Can you ram a robot in unprotected zone - discussion of official Q&A answers

Various official Q&A have been answered regarding this, and it looks to me like the end result of the related Q&A would be “there is a high chance of a DQ due to a variety of things”. Is that what others are seeing as well? It is a tangled mess, IMO, where some vague non-answers refer the reader to a whole cascade of “referred to” posts.

My overall understanding of what could cause a DQ for ramming a robot in the unprotected zone:

  • If A rams B and B touches the goal zone / barrier: SG3D violation. A gets a warning. If the result is match-affecting A gets a DQ. If A does this repeatedly over the match or day, A could get a DQ.
  • If A rams B and B touches a scored stack: SG3B violation. A gets a warning. If the result is match-affecting A gets a DQ. If A does this repeatedly over the match or day, A could get a DQ.
  • If A rams B and cubes from B go out of the field: SG6/G14 violation. A gets a warning. If the result is match-affecting A gets a DQ. If A does this repeatedly over the match or day, A could get a DQ.
  • And of course A should be careful of trapping and entanglement.

https://www.robotevents.com/VRC/2019-2020/QA/536 (refers to 432)

  • meaning of indirect contact remains the same
  • My reading of this is ‘yes - if you touch a robot that is touching it’s goal zone/barrier, this is indirect contact and you have violated SG3-D’.

https://www.robotevents.com/VRC/2019-2020/QA/432

  • indirect contact depends on context (but IMO in this context it is pretty clearly the robot doing the ramming who is doing the indirect contact)

https://www.robotevents.com/VRC/2019-2020/QA/505 (refers to 353 and 288)

  • notes particularly SG3-B (don’t contact scored cubes) and D (don’t contact goal zones/barriers)

https://www.robotevents.com/VRC/2019-2020/QA/353 (refers to 288 and 296 and ref training video)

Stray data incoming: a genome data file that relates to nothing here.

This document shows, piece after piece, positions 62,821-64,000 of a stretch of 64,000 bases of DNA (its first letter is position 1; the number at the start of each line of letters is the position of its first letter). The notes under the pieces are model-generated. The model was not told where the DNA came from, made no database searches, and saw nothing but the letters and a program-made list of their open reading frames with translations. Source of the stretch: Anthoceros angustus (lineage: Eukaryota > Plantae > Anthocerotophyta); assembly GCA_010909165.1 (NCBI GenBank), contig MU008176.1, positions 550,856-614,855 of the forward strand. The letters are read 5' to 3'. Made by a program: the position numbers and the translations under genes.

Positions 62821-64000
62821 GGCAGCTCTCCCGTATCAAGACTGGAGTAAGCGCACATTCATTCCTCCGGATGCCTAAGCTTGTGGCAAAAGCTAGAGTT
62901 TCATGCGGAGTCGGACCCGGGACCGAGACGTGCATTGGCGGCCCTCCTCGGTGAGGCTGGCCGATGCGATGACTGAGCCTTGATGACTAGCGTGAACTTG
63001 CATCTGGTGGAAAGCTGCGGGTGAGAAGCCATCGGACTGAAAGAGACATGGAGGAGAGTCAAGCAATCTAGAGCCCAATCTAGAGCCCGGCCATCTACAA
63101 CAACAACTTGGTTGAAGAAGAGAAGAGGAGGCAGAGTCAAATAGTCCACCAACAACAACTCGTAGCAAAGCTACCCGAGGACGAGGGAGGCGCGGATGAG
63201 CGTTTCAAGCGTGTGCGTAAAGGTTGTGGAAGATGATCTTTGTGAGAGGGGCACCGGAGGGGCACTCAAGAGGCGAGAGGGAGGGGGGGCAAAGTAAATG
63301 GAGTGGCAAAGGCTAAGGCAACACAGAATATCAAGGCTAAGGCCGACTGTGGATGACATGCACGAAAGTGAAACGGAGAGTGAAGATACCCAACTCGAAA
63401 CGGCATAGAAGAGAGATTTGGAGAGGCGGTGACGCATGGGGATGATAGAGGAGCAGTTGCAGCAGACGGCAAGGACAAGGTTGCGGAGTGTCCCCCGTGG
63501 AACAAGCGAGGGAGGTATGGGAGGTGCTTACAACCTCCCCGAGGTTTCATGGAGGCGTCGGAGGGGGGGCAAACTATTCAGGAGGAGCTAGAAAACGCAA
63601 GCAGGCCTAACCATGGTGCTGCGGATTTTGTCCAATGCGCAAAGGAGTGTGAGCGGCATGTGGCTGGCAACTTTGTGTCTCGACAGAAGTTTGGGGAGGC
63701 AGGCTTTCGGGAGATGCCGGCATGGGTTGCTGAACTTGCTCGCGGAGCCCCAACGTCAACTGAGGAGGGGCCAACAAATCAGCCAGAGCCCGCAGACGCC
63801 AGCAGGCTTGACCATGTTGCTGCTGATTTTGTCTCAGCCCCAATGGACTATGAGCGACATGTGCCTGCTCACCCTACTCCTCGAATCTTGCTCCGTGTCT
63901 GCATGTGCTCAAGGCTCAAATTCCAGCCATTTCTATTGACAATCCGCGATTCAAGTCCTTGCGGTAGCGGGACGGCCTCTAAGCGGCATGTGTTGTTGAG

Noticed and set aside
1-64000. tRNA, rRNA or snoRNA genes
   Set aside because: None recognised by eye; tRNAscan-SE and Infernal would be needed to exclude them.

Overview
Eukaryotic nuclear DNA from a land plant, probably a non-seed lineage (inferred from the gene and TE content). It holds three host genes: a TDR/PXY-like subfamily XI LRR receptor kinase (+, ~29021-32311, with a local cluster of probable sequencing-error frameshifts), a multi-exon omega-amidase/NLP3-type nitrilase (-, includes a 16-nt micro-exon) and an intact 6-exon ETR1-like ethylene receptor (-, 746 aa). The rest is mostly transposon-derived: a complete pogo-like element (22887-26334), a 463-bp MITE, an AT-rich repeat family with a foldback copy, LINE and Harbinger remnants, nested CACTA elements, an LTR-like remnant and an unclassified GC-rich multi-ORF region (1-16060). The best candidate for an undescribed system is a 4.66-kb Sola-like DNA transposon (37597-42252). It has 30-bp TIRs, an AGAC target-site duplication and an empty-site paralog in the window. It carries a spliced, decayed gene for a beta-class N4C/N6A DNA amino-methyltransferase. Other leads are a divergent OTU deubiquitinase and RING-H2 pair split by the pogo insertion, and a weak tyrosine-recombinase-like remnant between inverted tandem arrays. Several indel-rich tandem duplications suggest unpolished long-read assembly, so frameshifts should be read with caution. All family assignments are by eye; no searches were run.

• again, notes SG3-B&D; also says that “if parts B and/or D have not been violated, then no SG3 violation has occurred”
  • My reading is that the use of “have not been violated” indicates that if those HAD been violated, an SG3 violation has occurred - so if you indirectly contact scored cubes or goal zones/barriers, it is a violation of SG3D.

https://www.robotevents.com/VRC/2019-2020/QA/288

  • basically saying that SG3-B is for match-affecting

https://www.robotevents.com/VRC/2019-2020/QA/296

  • non-protected zone descoring is SG3B and hitting the field perimeter counts as indirect contact

https://www.robotevents.com/VRC/2019-2020/QA/504 (Q refers to 462)

  • playing defense on unprotected corner and knocking cubes out of the field is a combination of SG6 and G14 violation
  • My reading is that intentionally and repeatedly causing cubes to leave the field by ramming a robot trying to stack in the corner is a violation of SG6 / G14.

https://www.robotevents.com/VRC/2019-2020/QA/462

  • putting a small stack up in auton and then knocking it down and having cubes leave the field is a potential violation of SG6.
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basicly it is up to the head judge if it is allowed or not

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Quote from QA 467(the scenario described by you if listed as one of the scenarios for clarification)

It is impossible to provide blanket answers that would apply to all hypothetical scenarios captured by the snapshot descriptions you have provided. These interactions are highly dependent on the context of the Match, the event, any previous warnings/violations, any previous interactions in the Match, etc. In general, we would point to the answers provided in the two Q&A’s you have linked as our overarching direction to Head Referees for guiding their judgment calls. The dynamic sport of competitive robotics inherently includes “gray area” situations that cannot rely on black-and-white rules, and must therefore rely upon the in-context and on-the-spot judgment of human referees in these cases.

Basically depends on how the referees interpret the rules and how they connect all QAs together. It would be a fun time at Worlds’ drivers meeting

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Remember that SG7 (oh how we love SG7 /s) (cubes are a part of the robot) also applies here, so a robot that has cubes which are contacting a goal zone, barrier, or scored cube is also invulnerable.